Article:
Chris Pratt, as always, brings his game, but what is real great as the secondary character Rex Dangervest is that Pratt infers a pretty dead on impression of Kurt Russell/Jack Burton into the mix. Granted the lines aren’t anywhere near as sarcastic or funny as “Big Trouble In Little China” but there is that sense of connection (to “Guardians Of The Galaxy Vol. 2” anyway). This part of the story is the most engaging because it is the story of the Id and unfurls a slightly darker tone. On the reverse, Tiffany Haddish as the alien queen brings a sort of sass, though the musical sequences can be a bit schmaltzy even in their attempt at being sardonic. With a darker texture, there were little glimpses of “Audrey II” in “Little Shop Of Horrors”. Will Arnett continues his disassemblage of Batman, whose lines land the most laughs, likely because of improv at times. Alison Brie as Unkitty is fun but limited in her scope. Nick Offerman as Metalbeard fares a little better but because the film needs to move at a brisk pace sometimes character development gets less priority than the next sequence. The eventual resolution plays at nostalgia but the build at the pinnacle of the second act is a tricky essence to write out of. It uses 80s strategy in terms of balance despite plot holes. Ultimately “Lego Movie 2: The Second Part” is fun but not very transformative.
“The MEG” is a monster movie in perception of what it might be. The book it is based on, by local South Florida writer Steve Alten, works in many structures as a quick read with a pulpy sort of feel. The tricky aspect is finding the tone. Like “Sahara” and its protagonist before, it is taking larger-than-life situations and making them both fun and with stakes. “The MEG” was originally labeled to be an R-rated romp probably playing more to its cousin: “Deep Blue Sea”. Granted it would be a different movie but the ideal is the story is about a huge shark. The tone rings closer to a movie like “The Core” which is superior in many ways simply because the stakes feel higher. The characterizations here are not bad but played way up on the cheesiness factor, specifically with the Chinese characters. Granted the sentimentality is more akin to the tone of Chinese cinema. That is the interesting perception here of the film. Since it was financed heavily by Chinese investment, it needs to reflect that ideal. This is the changing economics of the movie business. The movie is also set on the cusp of Asia and its main female protagonist and center of what is the film’s heart is Chinese. This is not originally how the book was conceived. It was set near San Diego even though the money of the big investor was Chinese (even though the big money here is shown by an American billionaire). While an interesting experiment, the film definitely loses a lot of what edge it could have had but then it would be a different monster.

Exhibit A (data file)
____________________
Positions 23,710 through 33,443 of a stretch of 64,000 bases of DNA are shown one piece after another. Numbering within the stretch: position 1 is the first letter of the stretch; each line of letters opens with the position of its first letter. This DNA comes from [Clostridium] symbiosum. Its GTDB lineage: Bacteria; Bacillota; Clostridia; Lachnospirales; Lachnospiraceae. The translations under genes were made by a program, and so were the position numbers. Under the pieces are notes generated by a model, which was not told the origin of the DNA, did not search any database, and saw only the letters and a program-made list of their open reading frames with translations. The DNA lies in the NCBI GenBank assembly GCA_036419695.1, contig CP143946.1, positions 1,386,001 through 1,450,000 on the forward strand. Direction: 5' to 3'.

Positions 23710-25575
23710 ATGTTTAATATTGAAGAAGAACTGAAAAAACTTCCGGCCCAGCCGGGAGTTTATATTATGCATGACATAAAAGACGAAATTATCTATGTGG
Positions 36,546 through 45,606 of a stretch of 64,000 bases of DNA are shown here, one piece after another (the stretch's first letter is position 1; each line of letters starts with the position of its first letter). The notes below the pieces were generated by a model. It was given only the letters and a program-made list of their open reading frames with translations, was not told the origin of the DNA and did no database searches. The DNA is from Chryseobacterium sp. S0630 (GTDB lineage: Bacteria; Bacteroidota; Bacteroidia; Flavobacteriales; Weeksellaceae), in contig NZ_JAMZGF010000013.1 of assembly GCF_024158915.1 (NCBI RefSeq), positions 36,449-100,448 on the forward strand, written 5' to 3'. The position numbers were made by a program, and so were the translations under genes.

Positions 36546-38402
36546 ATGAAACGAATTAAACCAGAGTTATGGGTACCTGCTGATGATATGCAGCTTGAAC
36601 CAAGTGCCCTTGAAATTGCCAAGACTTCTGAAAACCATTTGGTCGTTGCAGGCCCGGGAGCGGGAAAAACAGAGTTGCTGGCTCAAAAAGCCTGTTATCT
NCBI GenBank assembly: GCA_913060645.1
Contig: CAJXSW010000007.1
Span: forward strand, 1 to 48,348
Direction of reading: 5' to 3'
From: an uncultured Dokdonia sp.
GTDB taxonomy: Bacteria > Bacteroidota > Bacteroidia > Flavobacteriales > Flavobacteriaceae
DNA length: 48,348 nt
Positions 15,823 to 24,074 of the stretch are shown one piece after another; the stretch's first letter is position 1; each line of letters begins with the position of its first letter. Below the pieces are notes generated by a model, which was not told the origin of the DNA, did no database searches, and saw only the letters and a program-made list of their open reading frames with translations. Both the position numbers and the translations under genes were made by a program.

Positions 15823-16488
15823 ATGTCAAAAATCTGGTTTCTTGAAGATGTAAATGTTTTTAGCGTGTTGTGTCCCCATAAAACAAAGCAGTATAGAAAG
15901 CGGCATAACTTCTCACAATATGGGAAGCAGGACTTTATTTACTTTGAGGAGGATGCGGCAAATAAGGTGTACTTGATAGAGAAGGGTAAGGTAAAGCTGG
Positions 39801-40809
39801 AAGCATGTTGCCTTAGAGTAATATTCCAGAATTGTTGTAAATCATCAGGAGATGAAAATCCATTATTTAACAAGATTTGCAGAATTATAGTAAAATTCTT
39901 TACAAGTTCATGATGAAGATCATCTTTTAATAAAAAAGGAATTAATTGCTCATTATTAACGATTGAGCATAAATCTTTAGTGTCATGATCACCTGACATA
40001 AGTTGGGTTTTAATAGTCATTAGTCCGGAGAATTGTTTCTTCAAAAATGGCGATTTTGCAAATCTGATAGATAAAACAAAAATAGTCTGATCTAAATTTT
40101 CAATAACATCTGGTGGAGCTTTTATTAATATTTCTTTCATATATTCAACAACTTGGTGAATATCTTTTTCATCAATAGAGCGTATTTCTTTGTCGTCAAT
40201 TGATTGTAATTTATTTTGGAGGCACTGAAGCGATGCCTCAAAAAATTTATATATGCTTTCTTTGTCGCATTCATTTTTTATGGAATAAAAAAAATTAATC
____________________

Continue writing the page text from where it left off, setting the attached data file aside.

The interesting business question, just to make the point, is that the film could have been made for less and thereby not have to make as much to break even. This is an interesting quandary. Star Jason Stathan has stated in the press that the script they made was completely different than the movie he originally signed on for. Some of the scenes are really thrilling to be honest but never scary. It almost feels like a lower budget serial of old. Acting is fairly broad but soft in many ways since the dialogue is so matter-of-fact. It tries to be witty but most times falls flat. Granted many in the audience seemed to enjoy this aspect. It is always a tricky thing between criticism of what a movie can be and what an audience actually responds to. The situations in the movie are mostly implausible but that can be suspended from the early scenes. An interesting comparison comes in when looking “The Abyss” (1989, dir. James Cameron) since some of the scene points in “The MEG” have parallels. Even though something similar happens here, nothing can compare to the resuscitation scene in that former movie. Some of the best acting in a would-be summer blockbuster ever was in that scene. Here, in the beginning (post opening credits), there is a sacrifice that works well (but on a smaller scale) but then goes by the wayside. Greater mythology is sacrificed and the movie, while a fun romp at times, feels emptier of a bigger world. Maybe that is an alright resolution and expectation though.